Kay Ḵosrow Throws Šida to the Ground and Kills Him
The two protagonists, Shah Kay Ḵosrow and Šida, son of Afrāsiyāb, battle in the center foreground. Šida is on the ground, his helmet and shield dislodged and laying alongside him; the shah is over him straddling his waist, one hand on the Turānian’s neck to hold him down, and plunging a large dagger deep into his chest with the other hand. The shah wears a purple knee length coat decorated with arabesques, a jewel encrusted crown adorned with feathers, arm and leg guards, and a sword and quiver case hanging from his belt. Nine other personage and three horses are portrayed in the composition. Three soldiers with standards stand observing on the left side, another on the right side, and the head and shoulders of two more in the extreme right foreground, their lower extremities cropped by the frame. The head of a black horse and its groom appears in the left foreground; two more horses and grooms are beyond the ridge in the background. All of the grooms are portrayed in profile. The setting is comprised of a barren sloping mauve hillside that rises to a rocky crest near the top, with a single tree growing in the upper left that spreads its branches across the top of the composition, and beyond it in the extreme background, a dark sky that connotates evening or night.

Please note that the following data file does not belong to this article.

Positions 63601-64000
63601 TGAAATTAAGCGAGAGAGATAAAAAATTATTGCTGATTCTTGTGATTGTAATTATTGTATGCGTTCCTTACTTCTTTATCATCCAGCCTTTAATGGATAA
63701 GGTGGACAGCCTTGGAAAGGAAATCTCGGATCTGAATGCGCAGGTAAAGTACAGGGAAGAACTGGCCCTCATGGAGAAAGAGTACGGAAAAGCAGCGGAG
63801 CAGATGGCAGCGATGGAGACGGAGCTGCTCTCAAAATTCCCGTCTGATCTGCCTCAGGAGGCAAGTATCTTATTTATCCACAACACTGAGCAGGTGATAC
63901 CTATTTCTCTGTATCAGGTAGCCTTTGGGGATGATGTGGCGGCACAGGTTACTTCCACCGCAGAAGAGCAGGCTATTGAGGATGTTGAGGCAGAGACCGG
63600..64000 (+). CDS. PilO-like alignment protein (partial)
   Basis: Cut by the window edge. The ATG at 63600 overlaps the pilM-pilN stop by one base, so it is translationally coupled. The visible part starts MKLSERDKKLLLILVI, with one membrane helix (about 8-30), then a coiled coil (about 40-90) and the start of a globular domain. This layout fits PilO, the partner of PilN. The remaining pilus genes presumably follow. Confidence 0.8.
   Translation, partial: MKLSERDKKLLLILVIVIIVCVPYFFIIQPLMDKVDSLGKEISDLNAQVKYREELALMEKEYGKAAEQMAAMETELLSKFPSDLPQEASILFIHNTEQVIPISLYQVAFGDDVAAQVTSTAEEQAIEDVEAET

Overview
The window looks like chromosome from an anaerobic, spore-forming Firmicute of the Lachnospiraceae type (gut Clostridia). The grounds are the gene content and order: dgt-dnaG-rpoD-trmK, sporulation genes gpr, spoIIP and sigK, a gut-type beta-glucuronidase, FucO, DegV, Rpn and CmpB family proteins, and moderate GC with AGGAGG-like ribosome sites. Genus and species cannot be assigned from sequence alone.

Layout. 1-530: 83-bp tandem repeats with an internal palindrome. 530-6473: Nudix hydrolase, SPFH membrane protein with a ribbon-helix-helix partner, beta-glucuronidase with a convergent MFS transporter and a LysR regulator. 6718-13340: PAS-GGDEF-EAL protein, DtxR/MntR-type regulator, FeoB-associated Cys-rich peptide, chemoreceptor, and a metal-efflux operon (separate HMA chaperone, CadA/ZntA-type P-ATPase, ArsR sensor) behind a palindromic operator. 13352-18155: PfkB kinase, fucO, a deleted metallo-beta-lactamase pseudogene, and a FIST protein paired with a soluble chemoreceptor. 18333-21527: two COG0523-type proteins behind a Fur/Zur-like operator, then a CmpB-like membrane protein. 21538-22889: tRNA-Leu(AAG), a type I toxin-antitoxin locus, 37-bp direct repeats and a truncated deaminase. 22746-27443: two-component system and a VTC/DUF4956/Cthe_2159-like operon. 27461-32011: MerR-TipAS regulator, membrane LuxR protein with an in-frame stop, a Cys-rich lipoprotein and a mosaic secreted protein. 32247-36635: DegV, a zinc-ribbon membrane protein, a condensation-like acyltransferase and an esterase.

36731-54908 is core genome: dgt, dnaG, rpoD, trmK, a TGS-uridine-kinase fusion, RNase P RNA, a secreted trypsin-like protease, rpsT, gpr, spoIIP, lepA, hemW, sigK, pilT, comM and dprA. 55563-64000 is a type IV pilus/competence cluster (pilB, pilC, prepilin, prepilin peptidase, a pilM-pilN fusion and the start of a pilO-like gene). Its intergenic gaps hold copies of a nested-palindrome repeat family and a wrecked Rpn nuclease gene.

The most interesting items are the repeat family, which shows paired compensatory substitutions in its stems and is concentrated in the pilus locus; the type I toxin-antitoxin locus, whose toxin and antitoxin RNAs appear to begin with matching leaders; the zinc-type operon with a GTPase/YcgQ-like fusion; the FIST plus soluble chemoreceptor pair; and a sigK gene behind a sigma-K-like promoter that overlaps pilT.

There are two lines of single column text in the upper right corner, and five lines of four column text below the painting. A ruled frame encloses illustration and text; two standards and one helmet violate the frame and protrude into the left and right margins. The painting is signed in the center of the lower margin in miniscule characters in Moʿin’s handwriting: ze towfiq ṣānʿe raqam zad kamina moʿin (Drawn with the grace of the Maker, by the most humble Moʿin). The inscription is not dated.
For another version of this scene by Moʿin see Ms. G, f214.
Welch, AK4_1978, p.90, Ms.22, folio 214v (not ill.).
Warner, IV, p.175-76. Mohl, IV, p.48.
Last Updated: July 14, 2011 | Originally published: July 14, 2011